Reformed gang members working to make a better life for others

Reformed gang members working to make a better life for others

JACKSON, Miss. (WLBT) - As the discussion continues about prison conditions and rival gangs, two former gang members are using their organization to spread unity.

Keewin Grayer and Kenneth Daggans met in prison. Both Gangster Disciples, they worked their way up the ranks, but they knew there had to be more to life than crime and prison.

“Being a reformed Gangster Disciple, what it means to me is that it’s a reformation within itself. It’s something we became when we were younger as children, and there are things that we were taught then that just weren’t right,” Grayer said.

Daggans spent 17 years in prison, eight of those in solitary confinement. Grayer was behind bars for 24 years. Both say that experience changed their lives.

“We became leaders together. Me and this brother right here in the penitentiary, amongst all of the inhumane conditions we lived under, we came together and came to the conclusion that we’re the leaders and we’re going to stand up as leaders," he said.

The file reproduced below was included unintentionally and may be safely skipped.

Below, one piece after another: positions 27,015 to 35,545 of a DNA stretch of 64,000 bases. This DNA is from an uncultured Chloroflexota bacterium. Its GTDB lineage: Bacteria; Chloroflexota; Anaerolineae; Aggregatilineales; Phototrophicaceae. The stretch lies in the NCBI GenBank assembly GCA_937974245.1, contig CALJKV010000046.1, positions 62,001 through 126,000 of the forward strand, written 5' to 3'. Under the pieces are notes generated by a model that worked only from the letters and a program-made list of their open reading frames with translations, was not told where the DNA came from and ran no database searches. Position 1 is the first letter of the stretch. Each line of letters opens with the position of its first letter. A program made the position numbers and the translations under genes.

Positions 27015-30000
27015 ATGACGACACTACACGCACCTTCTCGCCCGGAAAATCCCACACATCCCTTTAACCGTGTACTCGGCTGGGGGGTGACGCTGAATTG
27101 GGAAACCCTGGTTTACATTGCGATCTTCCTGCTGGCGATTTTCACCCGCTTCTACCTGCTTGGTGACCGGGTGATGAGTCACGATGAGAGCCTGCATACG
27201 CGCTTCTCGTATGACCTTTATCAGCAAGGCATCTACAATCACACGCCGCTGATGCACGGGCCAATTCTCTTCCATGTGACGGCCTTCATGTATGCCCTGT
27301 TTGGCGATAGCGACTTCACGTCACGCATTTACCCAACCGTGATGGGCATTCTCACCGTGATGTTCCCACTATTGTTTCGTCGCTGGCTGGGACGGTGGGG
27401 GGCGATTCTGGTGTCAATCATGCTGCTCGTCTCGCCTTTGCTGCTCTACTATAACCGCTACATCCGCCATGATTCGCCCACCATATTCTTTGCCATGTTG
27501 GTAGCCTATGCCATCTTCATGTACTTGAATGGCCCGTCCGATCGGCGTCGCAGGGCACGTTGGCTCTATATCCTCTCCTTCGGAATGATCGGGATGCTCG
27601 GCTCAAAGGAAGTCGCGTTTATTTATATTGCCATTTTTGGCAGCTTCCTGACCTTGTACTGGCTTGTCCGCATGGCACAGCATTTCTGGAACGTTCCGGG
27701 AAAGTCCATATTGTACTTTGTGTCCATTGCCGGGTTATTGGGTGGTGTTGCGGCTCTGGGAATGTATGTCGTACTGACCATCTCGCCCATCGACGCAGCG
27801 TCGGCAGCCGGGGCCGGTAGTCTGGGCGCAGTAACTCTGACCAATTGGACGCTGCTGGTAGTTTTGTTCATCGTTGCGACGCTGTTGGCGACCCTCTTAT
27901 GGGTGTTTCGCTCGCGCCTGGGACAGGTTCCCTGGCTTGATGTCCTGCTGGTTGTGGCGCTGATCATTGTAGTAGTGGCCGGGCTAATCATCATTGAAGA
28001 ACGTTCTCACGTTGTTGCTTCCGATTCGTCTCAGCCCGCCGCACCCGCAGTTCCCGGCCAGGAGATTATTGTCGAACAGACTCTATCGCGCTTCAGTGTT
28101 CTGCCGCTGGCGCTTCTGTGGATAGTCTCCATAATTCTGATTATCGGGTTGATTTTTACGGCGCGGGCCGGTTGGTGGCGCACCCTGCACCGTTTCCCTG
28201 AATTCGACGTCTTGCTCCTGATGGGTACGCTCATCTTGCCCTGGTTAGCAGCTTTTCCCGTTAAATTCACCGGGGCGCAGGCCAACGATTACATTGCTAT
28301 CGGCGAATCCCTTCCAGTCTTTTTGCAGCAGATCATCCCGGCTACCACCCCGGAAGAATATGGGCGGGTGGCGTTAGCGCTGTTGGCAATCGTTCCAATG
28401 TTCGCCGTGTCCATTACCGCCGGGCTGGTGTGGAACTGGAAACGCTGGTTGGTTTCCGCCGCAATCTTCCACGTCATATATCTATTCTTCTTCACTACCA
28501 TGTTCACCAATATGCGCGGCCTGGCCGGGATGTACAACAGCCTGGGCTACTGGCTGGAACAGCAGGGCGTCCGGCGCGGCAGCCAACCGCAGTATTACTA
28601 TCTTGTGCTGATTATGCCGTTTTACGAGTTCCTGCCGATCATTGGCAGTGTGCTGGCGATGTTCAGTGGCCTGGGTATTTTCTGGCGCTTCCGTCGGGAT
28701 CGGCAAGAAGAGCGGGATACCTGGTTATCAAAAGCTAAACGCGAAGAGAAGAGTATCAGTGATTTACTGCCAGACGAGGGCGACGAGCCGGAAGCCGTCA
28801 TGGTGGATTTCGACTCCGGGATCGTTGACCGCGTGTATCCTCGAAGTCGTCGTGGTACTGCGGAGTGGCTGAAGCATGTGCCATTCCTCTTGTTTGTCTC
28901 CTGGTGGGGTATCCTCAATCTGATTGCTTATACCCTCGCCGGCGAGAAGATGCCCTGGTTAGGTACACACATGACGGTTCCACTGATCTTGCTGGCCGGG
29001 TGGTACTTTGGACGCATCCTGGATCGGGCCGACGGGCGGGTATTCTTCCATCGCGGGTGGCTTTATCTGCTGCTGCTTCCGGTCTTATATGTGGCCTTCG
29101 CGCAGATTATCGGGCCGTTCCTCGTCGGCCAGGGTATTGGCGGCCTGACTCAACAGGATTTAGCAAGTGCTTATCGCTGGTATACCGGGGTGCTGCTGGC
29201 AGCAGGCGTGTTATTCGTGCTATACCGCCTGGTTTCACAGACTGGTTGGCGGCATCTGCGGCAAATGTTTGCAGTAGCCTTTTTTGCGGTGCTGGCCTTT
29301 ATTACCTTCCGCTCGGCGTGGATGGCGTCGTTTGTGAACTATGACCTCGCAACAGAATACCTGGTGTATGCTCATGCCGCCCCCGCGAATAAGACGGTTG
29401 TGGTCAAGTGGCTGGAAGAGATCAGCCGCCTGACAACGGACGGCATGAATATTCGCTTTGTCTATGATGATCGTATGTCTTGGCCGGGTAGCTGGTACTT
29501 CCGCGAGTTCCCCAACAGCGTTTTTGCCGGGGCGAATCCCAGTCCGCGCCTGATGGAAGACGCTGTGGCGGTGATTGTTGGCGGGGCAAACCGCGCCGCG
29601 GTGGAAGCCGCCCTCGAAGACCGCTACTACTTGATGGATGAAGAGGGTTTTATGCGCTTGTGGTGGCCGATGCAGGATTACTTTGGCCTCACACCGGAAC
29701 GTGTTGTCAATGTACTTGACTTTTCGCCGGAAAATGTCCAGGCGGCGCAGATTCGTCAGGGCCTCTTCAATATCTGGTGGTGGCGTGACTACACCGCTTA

On Thursday, they stood side by side at a prayer rally for conditions inside the prisons, representing their organization, Blackfist Outreach Ministries. Their aim is to use the lives they’ve lived as gang members and inmates to teach a better way to a younger generation. The emblem of Blackfist incorporates both the Gangster Disciples’ six-pointed star and the Vice Lords’ five point star.

“The six point star stands for love, life, loyalty, wisdom, knowledge, and understanding. The five point star stands for love, truth, peace, freedom, and justice. What they have in common is love, and if they have love in common, then there’s no separation between us,” said Daggans.

As far as prison conditions go, they both said that based on their experience, there need to be several things fixed, starting with the Mississippi Department of Corrections’ hiring practices. Grayer said there needs to be better pay and a better screening process for the guards.

He also recounted to the group about how guards would punish whole groups of inmates because one would stand up against unfair practices, thus causing dissention among inmates.

Both men said the conditions they overcame, both on the streets and in the prisons, has driven them to want to save other young people who might get caught in that life.

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